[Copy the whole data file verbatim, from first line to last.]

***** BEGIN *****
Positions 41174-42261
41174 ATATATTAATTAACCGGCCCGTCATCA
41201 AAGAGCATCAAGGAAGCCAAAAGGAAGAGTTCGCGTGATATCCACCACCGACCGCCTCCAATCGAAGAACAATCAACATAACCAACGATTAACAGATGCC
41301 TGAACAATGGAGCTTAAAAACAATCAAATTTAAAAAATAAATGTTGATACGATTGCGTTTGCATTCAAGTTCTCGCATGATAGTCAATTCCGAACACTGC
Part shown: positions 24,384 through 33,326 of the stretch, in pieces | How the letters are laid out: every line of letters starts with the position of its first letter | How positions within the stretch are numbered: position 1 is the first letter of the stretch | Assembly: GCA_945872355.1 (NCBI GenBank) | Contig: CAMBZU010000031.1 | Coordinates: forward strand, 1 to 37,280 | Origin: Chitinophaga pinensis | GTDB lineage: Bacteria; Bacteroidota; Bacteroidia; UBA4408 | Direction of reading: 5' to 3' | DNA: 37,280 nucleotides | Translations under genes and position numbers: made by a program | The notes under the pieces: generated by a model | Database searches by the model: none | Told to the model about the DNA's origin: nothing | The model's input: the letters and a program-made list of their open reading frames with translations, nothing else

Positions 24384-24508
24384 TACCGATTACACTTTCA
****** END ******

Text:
Positions 41174-42261
41174 ATATATTAATTAACCGGCCCGTCATCA
41201 AAGAGCATCAAGGAAGCCAAAAGGAAGAGTTCGCGTGATATCCACCACCGACCGCCTCCAATCGAAGAACAATCAACATAACCAACGATTAACAGATGCC
41301 TGAACAATGGAGCTTAAAAACAATCAAATTTAAAAAATAAATGTTGATACGATTGCGTTTGCATTCAAGTTCTCGCATGATAGTCAATTCCGAACACTGC
Part shown: positions 24,384 through 33,326 of the stretch, in pieces | How the letters are laid out: every line of letters starts with the position of its first letter | How positions within the stretch are numbered: position 1 is the first letter of the stretch | Assembly: GCA_945872355.1 (NCBI GenBank) | Contig: CAMBZU010000031.1 | Coordinates: forward strand, 1 to 37,280 | Origin: Chitinophaga pinensis | GTDB lineage: Bacteria; Bacteroidota; Bacteroidia; UBA4408 | Direction of reading: 5' to 3' | DNA: 37,280 nucleotides | Translations under genes and position numbers: made by a program | The notes under the pieces: generated by a model | Database searches by the model: none | Told to the model about the DNA's origin: nothing | The model's input: the letters and a program-made list of their open reading frames with translations, nothing else

Positions 24384-24508
24384 TACCGATTACACTTTCA